I had post-partum depression symptoms after I had Sissy. It was really interesting (although I didn’t think so at the time 🙂 ) in that they didn’t really manifest until she was almost 8 months old. And I think part of it might have been triggered by a medicine I was taking to increase milk production, but the truth is, I’ve always struggled with anxiety. God just choose to use this experience to show me what a vice-grip on control I had… and feeling like I couldn’t mother perfectly nearly wrecked me. I am very Type-A, and I thrive on routine and predictability. My baby didn’t get that memo, and I wasn’t able to go with the flow as easily as other mamas. It was a very tough 3-4 months, but I am super thankful now for the experience. I met with a counselor (a MFLC — if you are military and don’t know about this amazing resource, please contact me, I can’t say enough good things) who really helped me work through my feelings. She had me read an interesting book about depression, and one section focused on ten to twelve common thought distortions in most people. We worked through them to see if any were pitfalls of mine, and one clearly stood out (although I lean toward a couple, this one was big). It’s the ALL OR NOTHING mentality. So in this specific case, if I had one bad hour in the afternoon (my girl crying inconsolably, or not sleeping well, or refusing to eat, etc,) then for me, the entire day had been terrible. Basically, it’s like it sounds. For me, it was all of nothing.
Just recognizing this tendency made a huge change in my life. I feel truly lucky that all I needed to start feeling better was someone to help me work through the WHYS of the way I felt, and assure me they were totally normal. I recognize it almost immediately now, and I try to combat it with the Truth of all the good things that have happened in any given day. This adoption, with all it’s related stresses, has brought out the same tendency. I start to feel like it’s all or nothing. And if I hadn’t checked off enough boxes in one day to feel like I was making significant progress, then I felt like I had done NOTHING productive in the adoption arena. Basically, what I’m saying is that adoption can be stressful. 🙂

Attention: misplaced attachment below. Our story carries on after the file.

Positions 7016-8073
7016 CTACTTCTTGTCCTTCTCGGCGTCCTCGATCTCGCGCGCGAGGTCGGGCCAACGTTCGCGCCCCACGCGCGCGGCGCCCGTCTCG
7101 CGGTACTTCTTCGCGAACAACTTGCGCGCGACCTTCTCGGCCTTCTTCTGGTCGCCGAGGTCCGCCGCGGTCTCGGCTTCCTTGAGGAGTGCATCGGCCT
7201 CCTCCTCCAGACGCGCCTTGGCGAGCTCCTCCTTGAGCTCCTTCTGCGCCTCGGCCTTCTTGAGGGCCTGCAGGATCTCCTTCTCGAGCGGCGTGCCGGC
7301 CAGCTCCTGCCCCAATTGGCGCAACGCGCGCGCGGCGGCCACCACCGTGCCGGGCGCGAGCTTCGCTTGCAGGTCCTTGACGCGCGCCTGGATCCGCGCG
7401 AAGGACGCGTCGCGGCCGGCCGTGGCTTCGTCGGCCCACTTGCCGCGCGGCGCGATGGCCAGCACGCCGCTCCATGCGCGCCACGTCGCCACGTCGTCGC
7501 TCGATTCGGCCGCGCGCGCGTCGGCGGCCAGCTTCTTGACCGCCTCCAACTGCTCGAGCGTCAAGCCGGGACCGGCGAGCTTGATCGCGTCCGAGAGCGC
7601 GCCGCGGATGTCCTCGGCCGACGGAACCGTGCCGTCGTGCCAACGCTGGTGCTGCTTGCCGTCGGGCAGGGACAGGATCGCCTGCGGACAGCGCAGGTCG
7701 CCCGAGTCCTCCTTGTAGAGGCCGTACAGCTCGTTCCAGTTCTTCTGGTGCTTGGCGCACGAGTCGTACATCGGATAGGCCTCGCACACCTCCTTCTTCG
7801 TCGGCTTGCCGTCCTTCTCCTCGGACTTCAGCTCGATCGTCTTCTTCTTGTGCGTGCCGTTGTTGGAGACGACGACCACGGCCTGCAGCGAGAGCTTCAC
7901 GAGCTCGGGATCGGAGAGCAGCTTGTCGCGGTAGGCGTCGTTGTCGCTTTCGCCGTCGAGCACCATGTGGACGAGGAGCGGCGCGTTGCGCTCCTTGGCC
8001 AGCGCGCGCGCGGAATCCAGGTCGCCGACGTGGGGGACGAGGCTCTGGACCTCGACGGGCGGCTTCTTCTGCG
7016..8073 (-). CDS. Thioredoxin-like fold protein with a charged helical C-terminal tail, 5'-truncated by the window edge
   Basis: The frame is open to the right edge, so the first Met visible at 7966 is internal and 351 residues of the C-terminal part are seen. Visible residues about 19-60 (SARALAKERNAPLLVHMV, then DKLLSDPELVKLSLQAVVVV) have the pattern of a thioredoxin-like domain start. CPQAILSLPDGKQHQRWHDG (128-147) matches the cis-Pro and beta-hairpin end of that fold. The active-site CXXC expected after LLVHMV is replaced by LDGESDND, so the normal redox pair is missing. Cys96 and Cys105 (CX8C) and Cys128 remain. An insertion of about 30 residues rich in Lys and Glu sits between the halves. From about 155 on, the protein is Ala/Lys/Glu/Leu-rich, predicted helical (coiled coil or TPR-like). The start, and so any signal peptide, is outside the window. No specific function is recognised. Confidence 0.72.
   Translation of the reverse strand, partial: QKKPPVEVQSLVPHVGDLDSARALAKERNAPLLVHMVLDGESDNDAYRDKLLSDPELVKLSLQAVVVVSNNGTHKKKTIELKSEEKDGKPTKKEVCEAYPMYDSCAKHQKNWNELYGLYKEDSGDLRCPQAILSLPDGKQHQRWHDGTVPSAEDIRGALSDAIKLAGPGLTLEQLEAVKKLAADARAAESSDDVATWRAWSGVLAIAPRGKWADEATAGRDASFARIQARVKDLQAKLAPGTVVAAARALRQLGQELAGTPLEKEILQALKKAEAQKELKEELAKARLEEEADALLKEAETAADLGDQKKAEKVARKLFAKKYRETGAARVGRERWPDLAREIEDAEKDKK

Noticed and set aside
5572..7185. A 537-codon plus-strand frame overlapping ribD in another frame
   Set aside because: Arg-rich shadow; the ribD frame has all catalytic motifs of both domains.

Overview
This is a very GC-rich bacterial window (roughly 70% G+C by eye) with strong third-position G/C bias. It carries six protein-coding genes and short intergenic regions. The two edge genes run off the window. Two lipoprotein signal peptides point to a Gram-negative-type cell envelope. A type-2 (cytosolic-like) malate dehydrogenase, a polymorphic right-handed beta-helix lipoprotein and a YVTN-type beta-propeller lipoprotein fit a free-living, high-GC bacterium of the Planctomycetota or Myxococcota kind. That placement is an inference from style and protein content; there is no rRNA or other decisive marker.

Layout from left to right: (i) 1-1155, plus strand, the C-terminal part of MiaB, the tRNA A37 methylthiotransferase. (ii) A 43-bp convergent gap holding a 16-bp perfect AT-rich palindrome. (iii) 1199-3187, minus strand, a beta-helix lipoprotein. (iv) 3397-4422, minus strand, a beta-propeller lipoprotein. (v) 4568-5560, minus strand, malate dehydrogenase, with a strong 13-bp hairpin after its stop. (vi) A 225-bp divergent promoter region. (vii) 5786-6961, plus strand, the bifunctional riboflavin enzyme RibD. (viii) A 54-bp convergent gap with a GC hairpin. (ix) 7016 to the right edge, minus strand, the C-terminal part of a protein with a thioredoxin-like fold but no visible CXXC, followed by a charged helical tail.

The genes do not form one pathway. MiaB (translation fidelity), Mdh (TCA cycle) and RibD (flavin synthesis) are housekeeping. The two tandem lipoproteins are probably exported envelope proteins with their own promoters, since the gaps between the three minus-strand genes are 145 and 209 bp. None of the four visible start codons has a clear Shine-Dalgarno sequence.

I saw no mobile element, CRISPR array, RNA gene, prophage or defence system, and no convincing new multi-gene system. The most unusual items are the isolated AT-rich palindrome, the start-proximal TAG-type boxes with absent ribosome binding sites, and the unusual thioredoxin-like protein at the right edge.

Thankfully, I got a sweet email from a new friend who recently came home from our same country with her little boy. They are also a military family, so she understands some of the unique stresses I am feeling. And she reminded me of two HUGE things: One, I should be enjoying this journey. It will take the time it takes, and it does me absolutely no good to dwell on any areas I think I’m not handling perfectly. This should be a fun experience for our family, as we learn so much about parenting and each other, and grow closer preparing for this new chapter. And it that same vein, the second things is that I should ENJOY my children and family now. When Boo comes, things will never be the same. And that’s okay, we are comfortable with different, but I want to be mindful of enjoying our family the way it is. When I was pregnant with Bug, I remember trying to soak up every minute with my girl. I don’t want to waste the next several months of our lives being wrapped up in stress and anxiety. Life is too beautiful to waste playing mind games with myself. And the last few days I’ve been resting in His peace, and I’m able to let all the little frustrations of this paperwork madness slide away. It WILL happen, one step at a time.
I keep these two quotes from Francis Chan’s Crazy Love on a note in my phone, because I need to refer to them often. 🙂
WORRY implies that we don’t quite trust God is big enough, powerful enough, or loving enough to take care of what’s happening in our lives.
STRESS says that the things we are involved in are important enough to merit our impatience, lack of grace toward others, or our tight grip of control.
The thing is, friends, He really does have it all under control. And I actually don’t even WANT that kind of responsibility. Especially not when it comes to an international adoption. If I honestly thought this whole thing depended on ME, I’d lose my mind at some point. During one of our first conversations, I told the liaison from our placing agency, “I’m actually ecstatic that God is the one in control of all of this.” Now, please just keep saying that back to me for the next 9-12 months!!